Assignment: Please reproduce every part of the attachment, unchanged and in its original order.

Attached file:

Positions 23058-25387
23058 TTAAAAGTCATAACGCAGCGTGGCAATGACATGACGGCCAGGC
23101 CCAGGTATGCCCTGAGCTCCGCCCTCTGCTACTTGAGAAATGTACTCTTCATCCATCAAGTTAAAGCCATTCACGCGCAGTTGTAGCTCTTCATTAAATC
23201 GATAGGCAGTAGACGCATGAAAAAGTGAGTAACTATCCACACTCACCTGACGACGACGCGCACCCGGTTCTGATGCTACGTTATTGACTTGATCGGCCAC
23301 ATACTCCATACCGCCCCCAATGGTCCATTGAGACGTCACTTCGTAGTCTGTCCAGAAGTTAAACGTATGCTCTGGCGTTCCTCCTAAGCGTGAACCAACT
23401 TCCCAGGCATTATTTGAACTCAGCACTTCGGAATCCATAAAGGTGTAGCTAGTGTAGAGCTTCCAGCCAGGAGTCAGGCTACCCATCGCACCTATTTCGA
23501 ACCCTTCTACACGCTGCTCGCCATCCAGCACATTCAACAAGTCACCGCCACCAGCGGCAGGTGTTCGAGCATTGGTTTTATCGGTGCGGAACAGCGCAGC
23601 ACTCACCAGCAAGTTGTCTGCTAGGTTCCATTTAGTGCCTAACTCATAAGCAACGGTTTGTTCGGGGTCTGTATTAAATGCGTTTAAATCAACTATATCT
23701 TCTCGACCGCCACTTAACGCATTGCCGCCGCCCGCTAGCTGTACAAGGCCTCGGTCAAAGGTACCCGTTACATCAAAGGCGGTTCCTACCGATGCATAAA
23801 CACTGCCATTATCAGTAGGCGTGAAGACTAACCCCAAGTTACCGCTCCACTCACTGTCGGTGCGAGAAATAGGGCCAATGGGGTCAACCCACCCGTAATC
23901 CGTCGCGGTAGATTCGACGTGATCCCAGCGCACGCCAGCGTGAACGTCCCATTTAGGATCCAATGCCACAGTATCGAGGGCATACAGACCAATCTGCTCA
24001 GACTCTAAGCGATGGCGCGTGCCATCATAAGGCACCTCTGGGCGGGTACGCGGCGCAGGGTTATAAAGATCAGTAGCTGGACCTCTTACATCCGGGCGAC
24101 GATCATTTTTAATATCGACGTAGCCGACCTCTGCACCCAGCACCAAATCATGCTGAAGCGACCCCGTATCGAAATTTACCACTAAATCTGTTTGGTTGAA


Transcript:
Positions 23058-25387
23058 TTAAAAGTCATAACGCAGCGTGGCAATGACATGACGGCCAGGC
23101 CCAGGTATGCCCTGAGCTCCGCCCTCTGCTACTTGAGAAATGTACTCTTCATCCATCAAGTTAAAGCCATTCACGCGCAGTTGTAGCTCTTCATTAAATC
23201 GATAGGCAGTAGACGCATGAAAAAGTGAGTAACTATCCACACTCACCTGACGACGACGCGCACCCGGTTCTGATGCTACGTTATTGACTTGATCGGCCAC
23301 ATACTCCATACCGCCCCCAATGGTCCATTGAGACGTCACTTCGTAGTCTGTCCAGAAGTTAAACGTATGCTCTGGCGTTCCTCCTAAGCGTGAACCAACT
23401 TCCCAGGCATTATTTGAACTCAGCACTTCGGAATCCATAAAGGTGTAGCTAGTGTAGAGCTTCCAGCCAGGAGTCAGGCTACCCATCGCACCTATTTCGA
23501 ACCCTTCTACACGCTGCTCGCCATCCAGCACATTCAACAAGTCACCGCCACCAGCGGCAGGTGTTCGAGCATTGGTTTTATCGGTGCGGAACAGCGCAGC
23601 ACTCACCAGCAAGTTGTCTGCTAGGTTCCATTTAGTGCCTAACTCATAAGCAACGGTTTGTTCGGGGTCTGTATTAAATGCGTTTAAATCAACTATATCT
23701 TCTCGACCGCCACTTAACGCATTGCCGCCGCCCGCTAGCTGTACAAGGCCTCGGTCAAAGGTACCCGTTACATCAAAGGCGGTTCCTACCGATGCATAAA
23801 CACTGCCATTATCAGTAGGCGTGAAGACTAACCCCAAGTTACCGCTCCACTCACTGTCGGTGCGAGAAATAGGGCCAATGGGGTCAACCCACCCGTAATC
23901 CGTCGCGGTAGATTCGACGTGATCCCAGCGCACGCCAGCGTGAACGTCCCATTTAGGATCCAATGCCACAGTATCGAGGGCATACAGACCAATCTGCTCA
24001 GACTCTAAGCGATGGCGCGTGCCATCATAAGGCACCTCTGGGCGGGTACGCGGCGCAGGGTTATAAAGATCAGTAGCTGGACCTCTTACATCCGGGCGAC
24101 GATCATTTTTAATATCGACGTAGCCGACCTCTGCACCCAGCACCAAATCATGCTGAAGCGACCCCGTATCGAAATTTACCACTAAATCTGTTTGGTTGAA